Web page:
• Posted by: koinonia - Mar. 27, 2010 12:23 PM ET USA

    From Flannery O'Connor: "To get back to all the sorry Catholics. Sin is sin whether it is committed by the Pope, bishops, priests or lay people. The Pope goes to confession like the rest of us... The Church is mighty realistic about human nature." from Vows of Silence. Leave it to O'Connor to shock us with the naked truth. An irreligious public servant once stated: Do the right thing for the right reason. If only our spiritual leaders could have remembered and practiced this simple motto.

  • Posted by: - Mar. 27, 2010 11:46 AM ET USA

    A famous legend comes to mind about the latest atack on Jesus' Church. The Emperor Napolean once asked a notable cardinal of the Catholic Church how do you 'kill the Catholic Church'; where the cardinal answered, I don't know, we have been trying to kill it for 2,000 years.' Many other despots have been trying throughout history. Jesus said, 'it shall stand until the end of the age.' That is one promise that will be kept by God.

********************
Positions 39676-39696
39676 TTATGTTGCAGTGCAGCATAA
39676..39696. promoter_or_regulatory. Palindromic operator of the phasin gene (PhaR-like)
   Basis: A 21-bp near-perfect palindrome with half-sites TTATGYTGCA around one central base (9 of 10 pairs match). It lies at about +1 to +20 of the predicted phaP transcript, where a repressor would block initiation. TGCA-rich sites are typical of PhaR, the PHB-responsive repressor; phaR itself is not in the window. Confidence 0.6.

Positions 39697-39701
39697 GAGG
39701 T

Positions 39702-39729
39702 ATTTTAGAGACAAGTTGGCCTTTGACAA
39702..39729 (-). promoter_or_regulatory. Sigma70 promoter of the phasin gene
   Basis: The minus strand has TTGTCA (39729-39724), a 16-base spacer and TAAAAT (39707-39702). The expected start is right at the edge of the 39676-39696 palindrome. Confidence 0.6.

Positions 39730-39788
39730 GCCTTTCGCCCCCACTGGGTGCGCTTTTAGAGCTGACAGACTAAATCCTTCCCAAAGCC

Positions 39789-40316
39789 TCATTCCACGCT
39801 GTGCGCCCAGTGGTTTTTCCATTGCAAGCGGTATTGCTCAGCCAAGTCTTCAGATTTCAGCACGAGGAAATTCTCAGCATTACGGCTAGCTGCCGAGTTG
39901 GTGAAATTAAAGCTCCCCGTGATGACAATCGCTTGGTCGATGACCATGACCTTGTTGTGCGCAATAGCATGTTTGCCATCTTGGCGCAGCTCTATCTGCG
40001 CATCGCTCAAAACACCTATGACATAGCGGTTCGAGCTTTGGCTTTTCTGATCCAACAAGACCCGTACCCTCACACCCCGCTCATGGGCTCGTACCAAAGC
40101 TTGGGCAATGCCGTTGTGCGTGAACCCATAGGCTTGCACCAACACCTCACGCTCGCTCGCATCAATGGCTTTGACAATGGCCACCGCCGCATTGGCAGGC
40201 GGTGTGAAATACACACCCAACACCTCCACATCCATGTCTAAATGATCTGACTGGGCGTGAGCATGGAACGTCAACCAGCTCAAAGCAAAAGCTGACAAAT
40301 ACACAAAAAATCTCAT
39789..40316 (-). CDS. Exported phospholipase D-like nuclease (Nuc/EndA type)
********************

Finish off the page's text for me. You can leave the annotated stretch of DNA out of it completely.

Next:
• Posted by: - Mar. 27, 2010 10:49 AM ET USA

    John Allen of the National Catholic Reporter actually corrected CNN this morning by telling them that the Murphy case did not land on Ratzinger's desk until 2001 - well past the date mentioned. By then the whole thing was moot.

  • Posted by: - Mar. 27, 2010 6:53 AM ET USA

    "Any stick with which to beat the dog will do" in the NEW YORK TIMES hatred for the Church, and this is just the latest variant of that effort and typically despicable of the paper's animosity to all things Catholic because of the Church's teaching on homosexuality.

  • Posted by: - Mar. 27, 2010 1:25 AM ET USA

    One of the first things to cross my mind was JARay's observations about the apparent attempt to derail or at least muddy the Holy Father's planned visit to Great Britain and his beatification of Cardinal Newman in September 2010. It is clear that the secular media is relishing this.

  • Posted by: geardoid - Mar. 26, 2010 8:50 PM ET USA